WASHINGTON — Maine Sen. Susan Collins is among a group of Republican senators who were to dine at the White House on Wednesday night as part of President Obama’s efforts to build relationships with members from across the political aisle.
The dinner will be the second time in as many days that Collins and Obama have spoken. Collins’ spokesman Kevin Kelley confirmed Wednesday that the president called the Maine Republican on Tuesday. The president reportedly made several calls to potential swing-vote senators as the Senate prepares to vote on a package of gun-control measures.
This is the second dinner that Obama is holding with Senate Republicans in recent weeks and it comes on the same day that his administration released a $3.77 trillion federal budget that contains tax increases, spending cuts and changes to both Social Security and Medicare.
The president’s proposed changes to Medicare and Social Security – including adjusting the cost-of-living formula for Social Security recipients – are part of his administration’s efforts to strike a “grand bargain” with Republicans.
But the proposals angered some progressive Democrats. And while Republican leaders said they were pleased to see some movement on “entitlement reform,” they offered little praise for the president on Wednesday morning.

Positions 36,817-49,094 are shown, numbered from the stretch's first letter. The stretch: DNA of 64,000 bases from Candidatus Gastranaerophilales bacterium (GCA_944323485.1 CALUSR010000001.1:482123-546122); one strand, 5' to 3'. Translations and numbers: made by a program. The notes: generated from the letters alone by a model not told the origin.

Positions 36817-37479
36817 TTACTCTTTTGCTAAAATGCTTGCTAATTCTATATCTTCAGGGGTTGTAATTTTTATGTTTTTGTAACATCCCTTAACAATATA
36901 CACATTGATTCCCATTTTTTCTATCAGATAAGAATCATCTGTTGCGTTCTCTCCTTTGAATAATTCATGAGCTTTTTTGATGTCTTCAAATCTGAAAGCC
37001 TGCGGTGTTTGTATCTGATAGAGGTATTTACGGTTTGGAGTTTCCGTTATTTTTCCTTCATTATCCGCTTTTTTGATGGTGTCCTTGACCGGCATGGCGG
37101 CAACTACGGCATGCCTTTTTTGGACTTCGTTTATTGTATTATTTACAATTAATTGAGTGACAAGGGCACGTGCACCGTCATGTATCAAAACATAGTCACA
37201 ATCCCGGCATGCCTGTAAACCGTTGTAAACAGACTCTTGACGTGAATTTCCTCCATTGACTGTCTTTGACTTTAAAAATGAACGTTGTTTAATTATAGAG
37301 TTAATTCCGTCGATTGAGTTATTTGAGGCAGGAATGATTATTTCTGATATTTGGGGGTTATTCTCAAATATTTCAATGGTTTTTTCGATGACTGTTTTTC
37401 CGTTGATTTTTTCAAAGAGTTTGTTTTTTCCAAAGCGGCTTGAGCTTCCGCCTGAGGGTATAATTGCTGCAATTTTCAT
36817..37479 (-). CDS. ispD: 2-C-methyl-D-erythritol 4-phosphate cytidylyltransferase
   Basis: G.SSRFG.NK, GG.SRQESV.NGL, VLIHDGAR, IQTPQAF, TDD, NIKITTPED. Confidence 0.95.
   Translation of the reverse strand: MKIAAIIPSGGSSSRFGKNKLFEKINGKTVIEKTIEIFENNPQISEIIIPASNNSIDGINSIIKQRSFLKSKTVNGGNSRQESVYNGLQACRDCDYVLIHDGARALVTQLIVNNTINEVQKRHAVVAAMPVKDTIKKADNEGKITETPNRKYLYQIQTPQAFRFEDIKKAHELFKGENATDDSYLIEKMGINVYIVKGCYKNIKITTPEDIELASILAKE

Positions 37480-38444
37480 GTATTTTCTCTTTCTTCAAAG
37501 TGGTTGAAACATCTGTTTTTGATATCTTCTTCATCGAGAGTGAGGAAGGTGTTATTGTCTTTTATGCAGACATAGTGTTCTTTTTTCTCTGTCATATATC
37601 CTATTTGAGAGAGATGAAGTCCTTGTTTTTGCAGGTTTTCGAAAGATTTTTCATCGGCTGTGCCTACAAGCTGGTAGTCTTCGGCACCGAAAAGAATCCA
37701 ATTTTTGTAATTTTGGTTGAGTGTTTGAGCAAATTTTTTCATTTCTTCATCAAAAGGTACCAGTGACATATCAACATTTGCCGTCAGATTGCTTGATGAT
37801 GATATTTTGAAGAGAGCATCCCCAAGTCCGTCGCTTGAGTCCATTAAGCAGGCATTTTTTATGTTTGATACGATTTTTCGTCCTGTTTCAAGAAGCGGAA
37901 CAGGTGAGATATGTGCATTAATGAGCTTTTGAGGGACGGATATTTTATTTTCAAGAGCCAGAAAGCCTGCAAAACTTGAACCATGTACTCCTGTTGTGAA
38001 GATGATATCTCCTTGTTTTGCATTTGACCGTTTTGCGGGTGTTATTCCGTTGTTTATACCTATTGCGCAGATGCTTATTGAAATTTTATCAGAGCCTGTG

“The document headed our way does not appear designed to bridge the differences between the House- and Senate-passed budgets,” Senate Minority Leader Mitch McConnell, R-Ky., said in a floor speech. “That’s the role Americans would expect the president to play at this stage, but his budget simply does not represent some grand pivot from left to center. It’s really just a pivot from left to left.”
Wednesday’s guest list of Republican senators was compiled by Sen. Johnny Isakson, R-Ga. The senators are expected to talk about the budget, the economy and fiscal issues. But with Senate voting on gun control expected to begin Thursday, that issue is likely to be on the minds if not the lips of Obama and the Republican senators during the goodwill dinner.
Collins is a co-sponsor of proposals to stiffen penalties for gun traffickers and straw-purchase buyers as well as to provide schools with more resources to strengthen security. But the Maine Republican has said she cannot support the current proposal to ban military-style assault weapons.